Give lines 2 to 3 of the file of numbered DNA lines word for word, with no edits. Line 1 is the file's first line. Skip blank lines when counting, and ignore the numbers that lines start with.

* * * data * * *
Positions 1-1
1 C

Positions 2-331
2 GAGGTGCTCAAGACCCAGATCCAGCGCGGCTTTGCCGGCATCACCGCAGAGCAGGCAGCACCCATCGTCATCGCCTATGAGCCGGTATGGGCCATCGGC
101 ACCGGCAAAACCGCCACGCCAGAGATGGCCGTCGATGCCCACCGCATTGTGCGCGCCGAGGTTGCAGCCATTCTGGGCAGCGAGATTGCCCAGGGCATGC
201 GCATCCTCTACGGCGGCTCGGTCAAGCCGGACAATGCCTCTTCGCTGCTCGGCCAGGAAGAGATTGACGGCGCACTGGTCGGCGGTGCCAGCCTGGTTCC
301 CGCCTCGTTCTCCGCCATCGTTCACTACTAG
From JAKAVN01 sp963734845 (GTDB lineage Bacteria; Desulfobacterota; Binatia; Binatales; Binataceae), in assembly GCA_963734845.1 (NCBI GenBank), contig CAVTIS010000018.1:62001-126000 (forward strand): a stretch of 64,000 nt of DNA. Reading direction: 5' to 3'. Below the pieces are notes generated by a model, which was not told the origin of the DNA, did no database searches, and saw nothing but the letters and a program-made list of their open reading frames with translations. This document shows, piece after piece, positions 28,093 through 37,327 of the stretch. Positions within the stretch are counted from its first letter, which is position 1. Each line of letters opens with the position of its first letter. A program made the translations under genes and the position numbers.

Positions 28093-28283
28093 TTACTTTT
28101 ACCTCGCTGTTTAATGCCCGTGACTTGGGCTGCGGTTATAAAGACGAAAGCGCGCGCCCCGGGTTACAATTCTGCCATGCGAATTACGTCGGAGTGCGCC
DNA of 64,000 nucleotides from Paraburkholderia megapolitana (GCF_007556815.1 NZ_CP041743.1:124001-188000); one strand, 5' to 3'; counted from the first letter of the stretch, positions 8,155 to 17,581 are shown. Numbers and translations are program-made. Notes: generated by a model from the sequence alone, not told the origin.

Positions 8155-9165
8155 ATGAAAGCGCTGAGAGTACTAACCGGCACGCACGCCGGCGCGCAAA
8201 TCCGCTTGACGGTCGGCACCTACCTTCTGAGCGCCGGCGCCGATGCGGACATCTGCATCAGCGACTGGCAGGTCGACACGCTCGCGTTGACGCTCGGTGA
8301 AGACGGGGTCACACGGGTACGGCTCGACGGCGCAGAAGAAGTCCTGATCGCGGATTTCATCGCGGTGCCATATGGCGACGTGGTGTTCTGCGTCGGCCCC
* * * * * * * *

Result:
1 C

Positions 2-331